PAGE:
Redox signalling in mitochondria plays an important role in myocardial ischaemia/reperfusion (I/R) injury and in cardioprotection. Reactive oxygen and nitrogen species (ROS/RNS) modify cellular structures and functions by means of covalent changes in proteins including among others S-nitros(yl)ation by nitric oxide (NO) and its derivatives, and S-sulphydration by hydrogen sulphide (H2 S). Many enzymes are involved in the mitochondrial formation and handling of ROS, NO and H2 S under physiological and pathological conditions. In particular, the balance between formation and removal of reactive species is impaired during I/R favouring their accumulation. Therefore, various interventions aimed at decreasing mitochondrial ROS accumulation have been developed and have shown cardioprotective effects in experimental settings. However, ROS, NO and H2 S play also a role in endogenous cardioprotection, as in the case of ischaemic pre-conditioning, so that preventing their increase might hamper self-defence mechanisms. The aim of the present review was to provide a critical analysis of formation and role of reactive species, NO and H2 S in mitochondria, with a special emphasis on mechanisms of injury and protection that determine the fate of hearts subjected to I/R. The elucidation of the signalling pathways of ROS, NO and H2 S is likely to reveal novel molecular targets for cardioprotection that could be modulated by pharmacological agents to prevent I/R injury.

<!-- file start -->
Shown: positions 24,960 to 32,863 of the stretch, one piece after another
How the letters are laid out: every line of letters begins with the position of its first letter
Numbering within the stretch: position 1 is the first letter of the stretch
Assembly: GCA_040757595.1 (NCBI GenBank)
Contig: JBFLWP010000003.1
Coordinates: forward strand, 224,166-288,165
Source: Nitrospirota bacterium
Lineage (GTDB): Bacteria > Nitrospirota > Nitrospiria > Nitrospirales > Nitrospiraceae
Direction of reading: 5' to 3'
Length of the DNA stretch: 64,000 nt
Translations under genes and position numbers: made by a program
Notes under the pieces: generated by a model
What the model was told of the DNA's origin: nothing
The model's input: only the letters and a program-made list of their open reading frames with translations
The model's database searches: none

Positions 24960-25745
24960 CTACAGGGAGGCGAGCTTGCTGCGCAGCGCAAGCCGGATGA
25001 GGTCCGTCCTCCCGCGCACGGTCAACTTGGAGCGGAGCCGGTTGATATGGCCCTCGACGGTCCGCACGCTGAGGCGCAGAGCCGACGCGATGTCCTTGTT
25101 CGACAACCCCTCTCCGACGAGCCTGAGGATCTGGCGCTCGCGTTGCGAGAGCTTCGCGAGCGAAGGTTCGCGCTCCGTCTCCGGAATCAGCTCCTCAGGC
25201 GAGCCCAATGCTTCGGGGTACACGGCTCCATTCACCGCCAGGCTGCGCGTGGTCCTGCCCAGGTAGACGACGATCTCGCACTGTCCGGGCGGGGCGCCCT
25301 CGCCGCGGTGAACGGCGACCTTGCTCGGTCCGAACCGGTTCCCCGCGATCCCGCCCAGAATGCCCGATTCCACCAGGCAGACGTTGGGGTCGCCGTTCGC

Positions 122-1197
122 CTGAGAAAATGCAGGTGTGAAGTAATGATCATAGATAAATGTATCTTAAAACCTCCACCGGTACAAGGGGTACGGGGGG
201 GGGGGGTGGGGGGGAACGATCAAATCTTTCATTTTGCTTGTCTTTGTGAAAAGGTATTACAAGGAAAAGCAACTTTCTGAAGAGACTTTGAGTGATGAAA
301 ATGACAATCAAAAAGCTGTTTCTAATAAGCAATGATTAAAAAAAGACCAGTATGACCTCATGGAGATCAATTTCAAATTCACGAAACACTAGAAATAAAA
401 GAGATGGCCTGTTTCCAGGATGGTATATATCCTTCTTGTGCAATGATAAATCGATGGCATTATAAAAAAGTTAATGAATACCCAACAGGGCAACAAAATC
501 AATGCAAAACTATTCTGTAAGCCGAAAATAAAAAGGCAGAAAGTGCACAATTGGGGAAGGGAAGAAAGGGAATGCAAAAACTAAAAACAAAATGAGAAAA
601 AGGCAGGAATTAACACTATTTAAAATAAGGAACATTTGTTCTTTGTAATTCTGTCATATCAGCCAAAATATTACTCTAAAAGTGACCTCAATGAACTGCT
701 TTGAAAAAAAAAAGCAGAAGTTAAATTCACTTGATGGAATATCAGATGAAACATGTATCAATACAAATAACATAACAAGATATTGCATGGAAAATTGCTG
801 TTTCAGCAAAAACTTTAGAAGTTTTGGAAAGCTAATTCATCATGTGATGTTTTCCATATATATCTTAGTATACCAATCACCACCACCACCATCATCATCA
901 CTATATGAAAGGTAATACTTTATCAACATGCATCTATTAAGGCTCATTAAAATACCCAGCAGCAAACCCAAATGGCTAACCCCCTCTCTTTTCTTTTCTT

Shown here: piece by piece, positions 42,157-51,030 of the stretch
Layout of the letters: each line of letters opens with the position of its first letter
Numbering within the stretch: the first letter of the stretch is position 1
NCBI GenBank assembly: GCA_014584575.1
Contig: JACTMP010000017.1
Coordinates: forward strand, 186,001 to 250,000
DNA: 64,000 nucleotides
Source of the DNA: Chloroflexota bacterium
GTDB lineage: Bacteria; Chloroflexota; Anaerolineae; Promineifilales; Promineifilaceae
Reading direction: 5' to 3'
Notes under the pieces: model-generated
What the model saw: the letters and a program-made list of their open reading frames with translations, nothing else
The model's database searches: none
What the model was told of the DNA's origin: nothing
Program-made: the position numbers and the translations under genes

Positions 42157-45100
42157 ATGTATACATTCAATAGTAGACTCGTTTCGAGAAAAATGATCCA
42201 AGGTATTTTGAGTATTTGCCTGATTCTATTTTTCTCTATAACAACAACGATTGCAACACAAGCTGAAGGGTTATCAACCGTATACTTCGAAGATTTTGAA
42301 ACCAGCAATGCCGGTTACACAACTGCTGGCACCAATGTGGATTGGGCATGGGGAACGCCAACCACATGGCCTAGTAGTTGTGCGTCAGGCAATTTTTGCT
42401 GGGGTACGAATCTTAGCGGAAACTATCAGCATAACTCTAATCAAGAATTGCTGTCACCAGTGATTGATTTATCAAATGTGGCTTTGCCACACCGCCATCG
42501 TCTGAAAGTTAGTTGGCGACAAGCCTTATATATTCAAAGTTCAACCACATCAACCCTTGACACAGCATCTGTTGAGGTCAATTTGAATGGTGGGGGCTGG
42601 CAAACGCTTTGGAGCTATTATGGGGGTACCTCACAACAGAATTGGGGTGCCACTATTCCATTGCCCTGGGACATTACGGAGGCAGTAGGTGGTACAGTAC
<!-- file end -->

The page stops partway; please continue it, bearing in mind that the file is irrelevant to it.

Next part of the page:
Keywords: cardioprotection; heart; hydrogen sulphide; ischaemia; mitochondria; nitric oxide; reactive oxygen species; reperfusion.
© 2020 The Authors. Journal of Cellular and Molecular Medicine published by Foundation for Cellular and Molecular Medicine and John Wiley & Sons Ltd.